It makes sense that extreme swimmer Lynne Cox would be drawn to the polar explorer Roald Amundsen. And it makes sense that she would want to investigate his motivation, his methods and the source, as she puts it, of his greatness. She and Amundsen are, in some ways, kindred spirits.

“South with the Sun: Roald Amundsen, His Polar Explorations, and the Quest for Discovery” by Lynne Cox. Knopf, New York, 2011. 320 pages. $26.


It makes sense that extreme swimmer Lynne Cox would be drawn to the polar explorer Roald Amundsen. And it makes sense that she would want to investigate his motivation, his methods and the source, as she puts it, of his greatness. She and Amundsen are, in some ways, kindred spirits.


Her new book, “South with the Sun: Roald Amundsen, His Polar Explorations, and the Quest for Discovery,” sets out to profile Amundsen and his qualities on the 100th anniversary of his expedition to the South Pole.


“In many ways,” Cox writes, “we are all explorers, trying things we have never done before, entering into unknown territories of our lives and our life experiences and looking for hope, inspiration, and direction.”


Amundsen and his team were the first to reach the South Pole, just as he was the first to sail the entirety of the Northwest Passage. Amundsen trained and prepared, he developed new strategies and equipment based on his research, he networked and he was patient and dogged.


Cox is also a record-holder. Among her noteworthy accomplishments is her swim across the Bering Strait from the United States to Russia in 1987. She also she swam in the Antarctic and she once swam, at great risk to her own life, with a lost, baby whale looking for its mother. She’s made swims in water that is 28 degrees F, she’s clawed her way through ice and she makes these daring swims wearing a garden-variety bathing suit. She is completely exposed to the sub-freezing temperatures.


Her earlier books, “Swimming to Antarctica” and “Grayson,” are both great adventure stories that also describe attributes similar to Amundsen — persistence, research, networking. Cox does not take no for an answer and she is, as those reading “South with the Sun” will discover, friends with many notable people. At one point, after being told no, she wishes President Reagan were still alive because he was a supporter. She does not think it’s wise to contact Obama since, at the time, he had just taken office. Gary Hart, another supporter, does offer assistance, as do many others.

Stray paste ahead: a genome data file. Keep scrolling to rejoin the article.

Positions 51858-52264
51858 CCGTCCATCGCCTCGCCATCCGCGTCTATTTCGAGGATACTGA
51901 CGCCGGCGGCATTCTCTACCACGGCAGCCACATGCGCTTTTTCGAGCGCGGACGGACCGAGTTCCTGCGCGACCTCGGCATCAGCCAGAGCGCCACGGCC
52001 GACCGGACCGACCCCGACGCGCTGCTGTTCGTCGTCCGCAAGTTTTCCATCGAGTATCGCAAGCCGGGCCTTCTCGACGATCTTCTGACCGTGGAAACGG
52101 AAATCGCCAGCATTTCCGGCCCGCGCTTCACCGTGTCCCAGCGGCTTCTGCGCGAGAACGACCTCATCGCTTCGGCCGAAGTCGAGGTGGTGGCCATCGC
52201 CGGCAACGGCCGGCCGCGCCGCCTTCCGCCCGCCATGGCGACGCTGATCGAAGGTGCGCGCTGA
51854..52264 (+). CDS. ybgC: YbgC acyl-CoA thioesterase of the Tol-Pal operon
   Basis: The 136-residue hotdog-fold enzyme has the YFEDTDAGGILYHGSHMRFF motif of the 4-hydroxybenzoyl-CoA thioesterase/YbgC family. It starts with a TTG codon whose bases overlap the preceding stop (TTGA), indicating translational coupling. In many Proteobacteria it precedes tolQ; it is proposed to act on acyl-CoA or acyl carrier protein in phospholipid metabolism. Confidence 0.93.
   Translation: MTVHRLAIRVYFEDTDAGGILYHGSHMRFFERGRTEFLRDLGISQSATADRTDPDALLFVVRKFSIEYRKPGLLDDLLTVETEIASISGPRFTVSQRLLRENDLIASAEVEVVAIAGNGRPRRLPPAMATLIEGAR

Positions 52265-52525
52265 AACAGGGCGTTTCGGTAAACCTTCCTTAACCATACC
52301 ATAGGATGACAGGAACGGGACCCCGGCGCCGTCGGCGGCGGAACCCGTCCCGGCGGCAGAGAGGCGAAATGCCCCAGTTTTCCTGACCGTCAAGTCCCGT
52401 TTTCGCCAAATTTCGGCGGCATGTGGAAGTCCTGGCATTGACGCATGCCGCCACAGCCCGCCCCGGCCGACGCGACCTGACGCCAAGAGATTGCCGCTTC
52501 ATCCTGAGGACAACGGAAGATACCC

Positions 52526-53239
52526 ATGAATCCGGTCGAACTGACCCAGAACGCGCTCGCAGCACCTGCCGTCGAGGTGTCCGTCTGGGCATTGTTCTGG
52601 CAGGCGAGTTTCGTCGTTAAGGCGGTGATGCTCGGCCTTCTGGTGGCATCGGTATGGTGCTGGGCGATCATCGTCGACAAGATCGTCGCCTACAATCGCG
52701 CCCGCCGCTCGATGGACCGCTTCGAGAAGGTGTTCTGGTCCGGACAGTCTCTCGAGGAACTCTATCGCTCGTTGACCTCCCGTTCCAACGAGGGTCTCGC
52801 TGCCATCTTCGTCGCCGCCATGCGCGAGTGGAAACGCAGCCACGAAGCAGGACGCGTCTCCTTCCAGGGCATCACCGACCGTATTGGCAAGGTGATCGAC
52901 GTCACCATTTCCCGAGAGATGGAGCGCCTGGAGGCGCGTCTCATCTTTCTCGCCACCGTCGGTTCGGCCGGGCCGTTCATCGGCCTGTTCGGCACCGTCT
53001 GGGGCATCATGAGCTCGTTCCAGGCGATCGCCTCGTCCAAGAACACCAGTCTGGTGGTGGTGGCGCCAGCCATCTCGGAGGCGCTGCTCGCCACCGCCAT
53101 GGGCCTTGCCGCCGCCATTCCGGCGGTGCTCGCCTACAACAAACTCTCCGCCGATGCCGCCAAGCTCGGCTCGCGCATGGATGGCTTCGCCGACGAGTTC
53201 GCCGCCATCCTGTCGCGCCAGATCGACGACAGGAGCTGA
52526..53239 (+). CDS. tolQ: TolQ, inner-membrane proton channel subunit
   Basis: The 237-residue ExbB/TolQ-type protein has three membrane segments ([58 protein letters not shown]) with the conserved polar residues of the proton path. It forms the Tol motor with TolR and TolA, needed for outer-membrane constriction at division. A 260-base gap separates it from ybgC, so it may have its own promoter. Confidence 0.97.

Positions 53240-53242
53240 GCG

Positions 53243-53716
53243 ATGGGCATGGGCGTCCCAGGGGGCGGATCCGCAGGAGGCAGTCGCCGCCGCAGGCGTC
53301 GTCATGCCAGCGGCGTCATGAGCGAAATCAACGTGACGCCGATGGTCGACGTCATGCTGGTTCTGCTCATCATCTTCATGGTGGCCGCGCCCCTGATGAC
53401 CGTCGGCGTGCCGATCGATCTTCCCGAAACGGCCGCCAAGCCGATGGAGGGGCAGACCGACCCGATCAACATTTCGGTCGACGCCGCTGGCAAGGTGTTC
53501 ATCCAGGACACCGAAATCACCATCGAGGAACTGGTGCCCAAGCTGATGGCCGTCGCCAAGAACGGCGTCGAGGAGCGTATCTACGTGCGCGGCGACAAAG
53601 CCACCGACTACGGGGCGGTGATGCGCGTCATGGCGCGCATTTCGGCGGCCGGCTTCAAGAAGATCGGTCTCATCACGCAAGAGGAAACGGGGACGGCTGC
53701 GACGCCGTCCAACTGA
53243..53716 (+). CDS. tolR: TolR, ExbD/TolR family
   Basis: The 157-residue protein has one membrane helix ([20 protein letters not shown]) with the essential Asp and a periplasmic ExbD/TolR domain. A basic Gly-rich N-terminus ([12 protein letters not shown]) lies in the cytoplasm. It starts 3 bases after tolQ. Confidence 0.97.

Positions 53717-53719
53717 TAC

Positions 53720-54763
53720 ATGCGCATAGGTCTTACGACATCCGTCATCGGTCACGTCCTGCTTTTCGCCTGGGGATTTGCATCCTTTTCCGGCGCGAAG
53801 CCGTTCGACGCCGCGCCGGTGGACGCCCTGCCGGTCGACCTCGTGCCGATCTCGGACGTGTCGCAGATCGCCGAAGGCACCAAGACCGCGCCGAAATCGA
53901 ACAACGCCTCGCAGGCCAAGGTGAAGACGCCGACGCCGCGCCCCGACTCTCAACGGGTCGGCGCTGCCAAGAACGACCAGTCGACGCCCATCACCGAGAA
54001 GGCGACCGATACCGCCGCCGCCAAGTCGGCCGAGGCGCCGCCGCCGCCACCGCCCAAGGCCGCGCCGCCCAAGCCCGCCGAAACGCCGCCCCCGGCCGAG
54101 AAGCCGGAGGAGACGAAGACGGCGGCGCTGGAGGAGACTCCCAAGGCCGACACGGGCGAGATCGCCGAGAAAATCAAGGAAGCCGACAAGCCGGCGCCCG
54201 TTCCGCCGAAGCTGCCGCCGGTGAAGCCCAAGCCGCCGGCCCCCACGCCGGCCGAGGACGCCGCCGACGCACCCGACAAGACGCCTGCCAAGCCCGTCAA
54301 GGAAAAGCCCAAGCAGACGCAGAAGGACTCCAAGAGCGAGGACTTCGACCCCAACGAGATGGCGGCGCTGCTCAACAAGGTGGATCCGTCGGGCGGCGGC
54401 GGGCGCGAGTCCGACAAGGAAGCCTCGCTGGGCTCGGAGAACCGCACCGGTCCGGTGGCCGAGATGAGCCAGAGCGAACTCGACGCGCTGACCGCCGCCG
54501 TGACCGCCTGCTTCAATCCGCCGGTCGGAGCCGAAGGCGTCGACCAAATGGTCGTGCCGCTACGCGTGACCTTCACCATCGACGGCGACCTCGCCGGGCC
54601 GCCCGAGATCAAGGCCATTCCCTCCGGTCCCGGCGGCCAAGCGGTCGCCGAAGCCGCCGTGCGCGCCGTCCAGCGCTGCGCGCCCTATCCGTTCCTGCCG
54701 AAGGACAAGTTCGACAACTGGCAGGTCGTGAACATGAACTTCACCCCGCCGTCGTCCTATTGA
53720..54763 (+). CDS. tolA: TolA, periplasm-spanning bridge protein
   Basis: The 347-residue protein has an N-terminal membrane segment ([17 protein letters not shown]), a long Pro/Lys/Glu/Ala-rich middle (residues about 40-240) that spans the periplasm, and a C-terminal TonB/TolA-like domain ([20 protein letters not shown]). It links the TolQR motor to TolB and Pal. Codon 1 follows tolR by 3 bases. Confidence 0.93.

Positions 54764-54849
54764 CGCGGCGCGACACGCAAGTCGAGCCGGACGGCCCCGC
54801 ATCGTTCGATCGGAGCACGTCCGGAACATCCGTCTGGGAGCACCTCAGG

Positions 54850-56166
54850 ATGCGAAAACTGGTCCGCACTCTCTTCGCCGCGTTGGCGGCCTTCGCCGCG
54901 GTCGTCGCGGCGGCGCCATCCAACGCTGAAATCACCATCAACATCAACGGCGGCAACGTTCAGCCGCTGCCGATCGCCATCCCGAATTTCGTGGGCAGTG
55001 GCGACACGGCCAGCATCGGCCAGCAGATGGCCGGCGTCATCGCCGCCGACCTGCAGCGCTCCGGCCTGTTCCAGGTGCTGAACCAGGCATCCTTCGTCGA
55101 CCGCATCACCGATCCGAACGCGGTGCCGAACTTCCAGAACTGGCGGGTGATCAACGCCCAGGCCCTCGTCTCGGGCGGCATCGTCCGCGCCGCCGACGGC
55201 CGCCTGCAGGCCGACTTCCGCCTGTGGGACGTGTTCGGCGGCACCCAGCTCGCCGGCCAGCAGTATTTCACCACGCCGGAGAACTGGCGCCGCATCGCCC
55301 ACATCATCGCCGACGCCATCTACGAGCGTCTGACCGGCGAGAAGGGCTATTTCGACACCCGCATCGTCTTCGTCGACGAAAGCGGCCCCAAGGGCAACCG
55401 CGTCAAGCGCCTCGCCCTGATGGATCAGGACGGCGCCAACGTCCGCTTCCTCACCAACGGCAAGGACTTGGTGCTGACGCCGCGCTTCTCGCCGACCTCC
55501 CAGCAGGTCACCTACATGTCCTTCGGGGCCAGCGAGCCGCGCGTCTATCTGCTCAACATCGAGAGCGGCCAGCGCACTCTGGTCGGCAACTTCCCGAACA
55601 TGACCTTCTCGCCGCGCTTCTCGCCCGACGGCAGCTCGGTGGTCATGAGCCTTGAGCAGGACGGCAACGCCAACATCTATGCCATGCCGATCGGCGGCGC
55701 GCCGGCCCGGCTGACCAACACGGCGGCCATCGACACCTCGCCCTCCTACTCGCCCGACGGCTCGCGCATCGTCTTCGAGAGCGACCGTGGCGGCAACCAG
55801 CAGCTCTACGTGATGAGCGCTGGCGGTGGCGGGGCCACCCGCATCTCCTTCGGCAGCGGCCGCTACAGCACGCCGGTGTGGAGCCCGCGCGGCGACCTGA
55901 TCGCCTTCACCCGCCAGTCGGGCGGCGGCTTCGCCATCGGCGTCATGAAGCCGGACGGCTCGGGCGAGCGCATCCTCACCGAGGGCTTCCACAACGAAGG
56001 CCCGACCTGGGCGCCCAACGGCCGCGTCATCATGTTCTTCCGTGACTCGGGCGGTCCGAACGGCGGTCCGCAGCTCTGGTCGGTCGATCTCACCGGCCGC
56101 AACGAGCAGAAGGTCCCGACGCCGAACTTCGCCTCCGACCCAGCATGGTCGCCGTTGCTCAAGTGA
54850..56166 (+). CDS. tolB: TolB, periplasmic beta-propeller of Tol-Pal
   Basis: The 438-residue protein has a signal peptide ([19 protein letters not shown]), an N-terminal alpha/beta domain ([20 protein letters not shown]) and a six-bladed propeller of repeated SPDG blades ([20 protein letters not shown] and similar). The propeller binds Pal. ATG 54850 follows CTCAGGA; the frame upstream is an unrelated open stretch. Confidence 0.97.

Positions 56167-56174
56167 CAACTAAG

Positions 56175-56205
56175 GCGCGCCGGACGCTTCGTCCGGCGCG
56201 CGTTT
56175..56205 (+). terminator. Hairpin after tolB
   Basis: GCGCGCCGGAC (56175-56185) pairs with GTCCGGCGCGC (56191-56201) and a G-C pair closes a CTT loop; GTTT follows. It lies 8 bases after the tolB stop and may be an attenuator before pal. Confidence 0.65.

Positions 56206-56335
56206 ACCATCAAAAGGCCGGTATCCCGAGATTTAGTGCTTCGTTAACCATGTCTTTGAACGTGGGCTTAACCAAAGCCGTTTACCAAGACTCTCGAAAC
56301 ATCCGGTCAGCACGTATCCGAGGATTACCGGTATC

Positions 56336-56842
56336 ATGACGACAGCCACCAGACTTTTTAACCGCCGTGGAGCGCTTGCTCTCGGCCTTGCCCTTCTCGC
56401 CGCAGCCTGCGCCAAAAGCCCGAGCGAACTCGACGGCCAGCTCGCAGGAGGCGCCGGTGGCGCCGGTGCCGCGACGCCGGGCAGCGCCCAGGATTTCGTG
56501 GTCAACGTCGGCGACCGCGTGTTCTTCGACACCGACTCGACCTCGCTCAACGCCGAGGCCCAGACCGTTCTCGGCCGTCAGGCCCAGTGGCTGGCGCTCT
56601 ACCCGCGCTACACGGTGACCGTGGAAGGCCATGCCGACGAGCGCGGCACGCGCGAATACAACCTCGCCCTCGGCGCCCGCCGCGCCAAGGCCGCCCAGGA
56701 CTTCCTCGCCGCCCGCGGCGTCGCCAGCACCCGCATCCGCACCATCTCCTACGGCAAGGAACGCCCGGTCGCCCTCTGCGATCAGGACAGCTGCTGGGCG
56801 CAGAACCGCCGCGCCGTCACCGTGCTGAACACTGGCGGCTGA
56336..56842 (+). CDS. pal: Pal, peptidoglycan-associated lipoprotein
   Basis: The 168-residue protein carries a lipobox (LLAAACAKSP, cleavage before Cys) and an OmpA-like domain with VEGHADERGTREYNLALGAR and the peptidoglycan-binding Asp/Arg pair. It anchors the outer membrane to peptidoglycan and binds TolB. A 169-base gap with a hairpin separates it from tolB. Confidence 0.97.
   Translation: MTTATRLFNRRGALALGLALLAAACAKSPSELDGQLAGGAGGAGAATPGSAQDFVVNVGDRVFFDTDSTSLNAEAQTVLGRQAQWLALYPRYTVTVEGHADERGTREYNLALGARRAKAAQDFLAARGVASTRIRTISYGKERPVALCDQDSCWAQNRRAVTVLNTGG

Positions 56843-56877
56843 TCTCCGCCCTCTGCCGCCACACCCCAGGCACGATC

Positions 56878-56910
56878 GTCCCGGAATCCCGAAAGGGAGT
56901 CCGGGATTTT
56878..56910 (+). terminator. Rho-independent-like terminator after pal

“South with the Sun” would have benefited from more attention to the book’s intended focus. We start out learning about explorers that influenced Amundsen, then Amundsen, and by the end of the book we’re reading about aviation, Admiral Richard Byrd, Operation Deep Freeze, AGAP (Antarctica’s Gamburtsev Province Project) and more. There are intentional digressions such as a visit to the New York Times’ publisher Arthur Sulzberger’s library, and numerous tangential forays, such as the story of an 85-year-old woman who decides to skydive on her birthday.


The link between Cox’s attraction to polar waters and Amundsen’s drive as a polar explorer is real. And good writers can make meaningful connections where none might be immediately apparent. Swimming is like exploring is like flying is fine, but it’s also a test of the reader’s patience. The book never quite finds itself.


Cox retraces Amundsen’s travels, making her way by plane from Greenland to Baffin Island in Canada’s Arctic Archipelago to Antarctica and back to Greenland. On a couple of occasions, Cox makes a commemorative arctic swim to more wholly connect with Amundsen and his remarkable spirit. These parallels between the book’s two main characters are the most interesting. There are many books by and about the polar explorers already. Cox’s commemoration should have stayed personal and brief, as was the case with “Grayson.”


Rae Francoeur can be reached at rae.francoeur@verizon.net. Read her blog at http://www.freefallrae.blogspot.com/ or her book, “Free Fall: A Late-in-Life Love Affair,” available online or in bookstores.